Batavia council agrees with west side residents about housing density
People who live near the former Shady Hill Gardens nursery in Batavia have managed to persuade aldermen the three-acre parcel isn't suitable for dense housing.
Instead, housing on it should be limited to five units per acre, aldermen said at Tuesday's committee of the whole meeting.
Aldermen were considering revisions to the city's comprehensive land use plan for several neighborhoods on the west side, collectively called the West Town area. The changes were proposed so that the land plan would match what is called for in a proposal to create a tax-increment financing district.
The land use plan is what city officials believe is best suited for land throughout town. Changing it doesn't change the current zoning of parcels. The Shady Hill site is zoned for housing lots of at least 14,000 square feet, or about one-third of an acre.
The plan commission recommended the land use plan call for five to eight units per acre, such as townhouses.
"It is in the middle of a (single-family) neighborhood. To me, that doesn't make a lot of sense," Alderman Susan Stark said.
"We have to be very considerate and thoughtful of existing neighborhoods when we do these infill pieces," Alderman Dave Brown said.
One resident cautioned that, although city administrators repeatedly said the comprehensive plan doesn't change zoning, the plan sends a signal to would-be developers about what the city might find acceptable.
"We are setting the stage today for what could happen in the future," said Walnut Street resident Cory Clark.
The plan commission also recommended designating the former MasterCast foundry site on First Street for five to eight houses per acre. It was razed after a March 2014 fire.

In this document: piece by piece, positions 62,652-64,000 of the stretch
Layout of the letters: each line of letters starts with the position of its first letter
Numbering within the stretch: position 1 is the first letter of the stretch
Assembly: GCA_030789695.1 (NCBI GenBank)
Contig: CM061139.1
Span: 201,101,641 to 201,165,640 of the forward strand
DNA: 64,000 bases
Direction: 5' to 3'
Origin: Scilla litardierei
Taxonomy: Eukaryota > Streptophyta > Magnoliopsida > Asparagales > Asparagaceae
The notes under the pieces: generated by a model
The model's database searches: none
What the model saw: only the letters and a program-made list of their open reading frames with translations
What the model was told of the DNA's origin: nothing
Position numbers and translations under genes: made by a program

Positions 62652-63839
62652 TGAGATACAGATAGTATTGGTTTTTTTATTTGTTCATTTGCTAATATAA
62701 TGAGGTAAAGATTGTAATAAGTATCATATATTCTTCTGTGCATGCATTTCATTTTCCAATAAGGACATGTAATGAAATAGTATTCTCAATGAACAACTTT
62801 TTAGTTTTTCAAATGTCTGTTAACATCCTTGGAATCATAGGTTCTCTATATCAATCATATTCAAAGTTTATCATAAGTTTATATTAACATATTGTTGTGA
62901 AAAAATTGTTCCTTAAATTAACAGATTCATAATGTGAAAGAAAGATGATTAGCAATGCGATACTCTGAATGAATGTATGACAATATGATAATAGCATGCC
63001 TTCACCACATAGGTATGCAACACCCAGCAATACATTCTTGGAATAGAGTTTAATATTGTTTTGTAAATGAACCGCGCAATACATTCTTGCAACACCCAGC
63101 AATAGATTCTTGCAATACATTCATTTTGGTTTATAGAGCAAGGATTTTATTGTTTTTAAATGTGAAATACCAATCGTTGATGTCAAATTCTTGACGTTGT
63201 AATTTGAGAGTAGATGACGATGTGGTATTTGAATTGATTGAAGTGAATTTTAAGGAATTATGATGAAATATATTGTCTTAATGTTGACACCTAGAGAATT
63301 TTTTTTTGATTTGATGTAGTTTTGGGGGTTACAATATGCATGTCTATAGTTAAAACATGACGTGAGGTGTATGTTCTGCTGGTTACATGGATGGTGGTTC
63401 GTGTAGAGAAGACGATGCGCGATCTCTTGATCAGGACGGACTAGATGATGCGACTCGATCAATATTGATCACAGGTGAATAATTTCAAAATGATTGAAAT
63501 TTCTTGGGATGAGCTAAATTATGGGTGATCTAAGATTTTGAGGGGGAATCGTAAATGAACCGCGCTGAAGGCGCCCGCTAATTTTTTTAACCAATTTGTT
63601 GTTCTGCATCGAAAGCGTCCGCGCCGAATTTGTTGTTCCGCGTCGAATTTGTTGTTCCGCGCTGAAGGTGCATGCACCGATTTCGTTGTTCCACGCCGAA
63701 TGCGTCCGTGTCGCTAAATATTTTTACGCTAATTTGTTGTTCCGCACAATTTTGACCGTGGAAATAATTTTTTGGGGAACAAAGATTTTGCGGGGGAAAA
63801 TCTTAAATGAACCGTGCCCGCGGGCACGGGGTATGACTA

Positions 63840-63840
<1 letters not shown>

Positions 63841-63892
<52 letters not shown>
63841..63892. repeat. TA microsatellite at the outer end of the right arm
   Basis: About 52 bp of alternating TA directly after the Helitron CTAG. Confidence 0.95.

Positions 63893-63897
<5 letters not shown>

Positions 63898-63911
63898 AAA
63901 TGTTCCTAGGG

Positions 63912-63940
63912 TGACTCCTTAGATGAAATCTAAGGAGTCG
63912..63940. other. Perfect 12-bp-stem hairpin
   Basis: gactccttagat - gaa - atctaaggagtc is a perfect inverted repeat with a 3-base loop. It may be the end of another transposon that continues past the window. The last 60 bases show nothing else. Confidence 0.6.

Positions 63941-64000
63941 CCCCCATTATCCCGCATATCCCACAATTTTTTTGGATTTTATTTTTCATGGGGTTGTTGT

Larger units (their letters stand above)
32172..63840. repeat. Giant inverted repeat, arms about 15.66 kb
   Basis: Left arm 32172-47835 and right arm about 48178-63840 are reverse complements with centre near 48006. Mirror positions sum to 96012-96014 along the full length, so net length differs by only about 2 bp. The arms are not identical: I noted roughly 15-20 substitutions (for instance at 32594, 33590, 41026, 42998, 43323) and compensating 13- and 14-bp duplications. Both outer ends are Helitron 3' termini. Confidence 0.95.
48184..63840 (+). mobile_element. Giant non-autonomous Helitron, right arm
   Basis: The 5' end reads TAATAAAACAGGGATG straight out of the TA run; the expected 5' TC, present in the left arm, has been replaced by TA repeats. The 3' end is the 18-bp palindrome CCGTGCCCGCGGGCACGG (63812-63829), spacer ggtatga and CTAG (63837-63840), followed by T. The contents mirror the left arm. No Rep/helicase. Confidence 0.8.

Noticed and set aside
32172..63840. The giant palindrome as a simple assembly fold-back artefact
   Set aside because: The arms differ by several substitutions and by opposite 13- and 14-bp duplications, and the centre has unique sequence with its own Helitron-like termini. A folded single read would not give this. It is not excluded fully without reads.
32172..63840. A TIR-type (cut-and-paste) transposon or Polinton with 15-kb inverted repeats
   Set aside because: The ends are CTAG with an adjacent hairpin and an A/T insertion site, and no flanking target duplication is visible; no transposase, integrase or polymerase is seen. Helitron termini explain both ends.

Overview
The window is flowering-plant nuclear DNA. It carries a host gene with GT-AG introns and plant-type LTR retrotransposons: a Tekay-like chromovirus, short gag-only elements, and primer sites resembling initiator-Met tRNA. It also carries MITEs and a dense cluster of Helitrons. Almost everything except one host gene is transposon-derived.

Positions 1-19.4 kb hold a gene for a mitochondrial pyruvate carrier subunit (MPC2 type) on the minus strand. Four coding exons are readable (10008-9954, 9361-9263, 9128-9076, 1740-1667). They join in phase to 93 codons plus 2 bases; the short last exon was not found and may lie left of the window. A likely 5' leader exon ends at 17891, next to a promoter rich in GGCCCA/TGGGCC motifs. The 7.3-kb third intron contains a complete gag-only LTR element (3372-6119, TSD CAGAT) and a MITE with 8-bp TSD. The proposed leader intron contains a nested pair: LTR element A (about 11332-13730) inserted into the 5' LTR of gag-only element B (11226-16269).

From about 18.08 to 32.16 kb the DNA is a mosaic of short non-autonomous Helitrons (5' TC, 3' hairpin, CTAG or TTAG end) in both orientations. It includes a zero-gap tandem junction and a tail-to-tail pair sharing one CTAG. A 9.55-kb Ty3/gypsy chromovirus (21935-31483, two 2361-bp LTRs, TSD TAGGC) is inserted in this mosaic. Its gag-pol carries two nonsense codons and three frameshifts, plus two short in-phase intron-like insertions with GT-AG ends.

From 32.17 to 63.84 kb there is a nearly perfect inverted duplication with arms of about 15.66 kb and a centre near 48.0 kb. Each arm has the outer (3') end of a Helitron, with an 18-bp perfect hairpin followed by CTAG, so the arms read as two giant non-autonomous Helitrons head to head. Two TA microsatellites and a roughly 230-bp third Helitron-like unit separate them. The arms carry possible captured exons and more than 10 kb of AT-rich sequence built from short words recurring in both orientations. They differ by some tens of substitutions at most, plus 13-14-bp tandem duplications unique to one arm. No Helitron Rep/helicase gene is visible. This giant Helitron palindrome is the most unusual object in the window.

The aldermen for the area -- Marty Callahan and Alan Wolff -- disagreed. Wolff favored following the plan commission's recommendation. He said he doesn't believe commercial businesses will want to locate along First Street, given it is not a busy street. But the other aldermen favored designating it for small stores and service shops, perhaps with apartments above them.
Aldermen will take a binding vote Monday.
A consultant estimated that it could cost about $20.9 million to improve the neighborhoods to halt a decline in property value.
The district is roughly encompassed by Wilson, Walnut and Lincoln streets, and Van Nortwick Avenue. It is about 27 acres, with 85 parcels of land and 51 primary buildings.
Property taxes paid to local governments would be frozen for up to 23 years. Any extra property tax collected would go into a special fund controlled by the city. That money could be used to help pay for improvements to existing properties and public infrastructure, such as streets and sewers, or to assemble properties in packages for redevelopment, among other things.
The city will convene a joint review board of affected taxing districts at 10:30 a.m. Oct. 8. It will have a public hearing about the proposed TIF district at 7:30 p.m. Nov. 3.
At the end of the TIF term, the taxing districts would start receiving property taxes based on the updated value of the property.